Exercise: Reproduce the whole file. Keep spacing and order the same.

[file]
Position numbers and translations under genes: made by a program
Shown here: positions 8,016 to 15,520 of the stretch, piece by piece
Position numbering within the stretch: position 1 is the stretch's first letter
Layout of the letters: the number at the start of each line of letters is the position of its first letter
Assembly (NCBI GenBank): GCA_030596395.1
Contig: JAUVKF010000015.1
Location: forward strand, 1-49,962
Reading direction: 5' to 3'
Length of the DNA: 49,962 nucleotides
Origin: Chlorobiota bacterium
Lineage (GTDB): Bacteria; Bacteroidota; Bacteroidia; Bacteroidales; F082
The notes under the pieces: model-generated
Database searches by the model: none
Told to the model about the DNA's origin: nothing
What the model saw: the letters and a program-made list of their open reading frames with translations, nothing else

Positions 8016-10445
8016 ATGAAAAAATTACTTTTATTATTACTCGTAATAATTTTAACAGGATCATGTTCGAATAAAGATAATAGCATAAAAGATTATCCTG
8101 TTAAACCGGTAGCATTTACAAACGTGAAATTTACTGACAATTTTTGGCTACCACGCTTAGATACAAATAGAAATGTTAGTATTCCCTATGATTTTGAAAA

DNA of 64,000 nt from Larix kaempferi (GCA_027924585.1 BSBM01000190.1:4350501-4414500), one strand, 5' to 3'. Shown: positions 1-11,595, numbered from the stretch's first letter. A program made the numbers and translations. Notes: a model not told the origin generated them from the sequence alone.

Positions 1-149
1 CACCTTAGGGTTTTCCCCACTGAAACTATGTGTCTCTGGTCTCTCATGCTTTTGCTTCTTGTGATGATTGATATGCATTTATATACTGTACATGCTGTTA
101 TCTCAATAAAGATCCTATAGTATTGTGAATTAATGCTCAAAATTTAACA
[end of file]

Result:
Position numbers and translations under genes: made by a program
Shown here: positions 8,016 to 15,520 of the stretch, piece by piece
Position numbering within the stretch: position 1 is the stretch's first letter
Layout of the letters: the number at the start of each line of letters is the position of its first letter
Assembly (NCBI GenBank): GCA_030596395.1
Contig: JAUVKF010000015.1
Location: forward strand, 1-49,962
Reading direction: 5' to 3'
Length of the DNA: 49,962 nucleotides
Origin: Chlorobiota bacterium
Lineage (GTDB): Bacteria; Bacteroidota; Bacteroidia; Bacteroidales; F082
The notes under the pieces: model-generated
Database searches by the model: none
Told to the model about the DNA's origin: nothing
What the model saw: the letters and a program-made list of their open reading frames with translations, nothing else

Positions 8016-10445
8016 ATGAAAAAATTACTTTTATTATTACTCGTAATAATTTTAACAGGATCATGTTCGAATAAAGATAATAGCATAAAAGATTATCCTG
8101 TTAAACCGGTAGCATTTACAAACGTGAAATTTACTGACAATTTTTGGCTACCACGCTTAGATACAAATAGAAATGTTAGTATTCCCTATGATTTTGAAAA

DNA of 64,000 nt from Larix kaempferi (GCA_027924585.1 BSBM01000190.1:4350501-4414500), one strand, 5' to 3'. Shown: positions 1-11,595, numbered from the stretch's first letter. A program made the numbers and translations. Notes: a model not told the origin generated them from the sequence alone.

Positions 1-149
1 CACCTTAGGGTTTTCCCCACTGAAACTATGTGTCTCTGGTCTCTCATGCTTTTGCTTCTTGTGATGATTGATATGCATTTATATACTGTACATGCTGTTA
101 TCTCAATAAAGATCCTATAGTATTGTGAATTAATGCTCAAAATTTAACA